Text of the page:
Two weeks ago I wrote about the empathy trap and it was the most read post I have ever written. If you missed it you can read it here. It was a hard post to write, and it is a hard post to follow up. I have been thinking about how to productively respond to my own public thinking. This is what I have come up with: In the next few weeks I aim to write a few posts on how to avoid the empathy trap. Some posts will be in conversation towards those who are in positions of relative power, by which I mean jobbed positions–be they tenured or un- — and some will be directed towards people who find themselves to be unemployed. It is important to note that I think I have been in both positions, if marginally. As a person who has held multiple contract academic faculty positions I have been in relative positions of power. As someone who is unemployed despite my best efforts, and who still has research projects on the go, I am most definitely outside the academy in some ways. In other ways, though, I am positioned to be more inside the research track than I ever could have been as a teaching-heavy contract academic faculty member.
Don’t get me wrong: I’m not saying I am thrilled, happy, or even used to being unemployed. What I am trying to track here in the next few weeks are the ways in which I will maintain my research identity as a trained scholar of Canadian literature and culture while shifting into the first summer … and then fall…in which I am not prepping classes and ordering books and writing lectures.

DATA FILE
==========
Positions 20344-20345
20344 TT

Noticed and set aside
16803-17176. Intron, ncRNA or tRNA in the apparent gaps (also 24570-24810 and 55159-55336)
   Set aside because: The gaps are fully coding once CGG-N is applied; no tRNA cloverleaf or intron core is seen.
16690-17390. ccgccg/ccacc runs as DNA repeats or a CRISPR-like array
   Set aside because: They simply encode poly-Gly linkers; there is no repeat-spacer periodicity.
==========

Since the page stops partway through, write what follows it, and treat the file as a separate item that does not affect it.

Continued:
Here goes nothing.
I do research. This is a fact that is easily forgotten when one is teaching an overload and constantly refashioning the old CV in an attempt to shift it towards one job advertisement or another. Or, if not forgotten, it is a fact that can be left unexplored and under-discussed. (Side note: I know that it is difficult to fit a research agenda into a tenure-track and even tenured position, but theoretically these positions are paid to do that work. At they very least, these positions get paid over the summer months) So here is my question for myself and others who don’t identify as employed: how and how often do you talk about your research? I mean how often do you talk about the research work you do? If I really tried to be honest the answer would be not that often.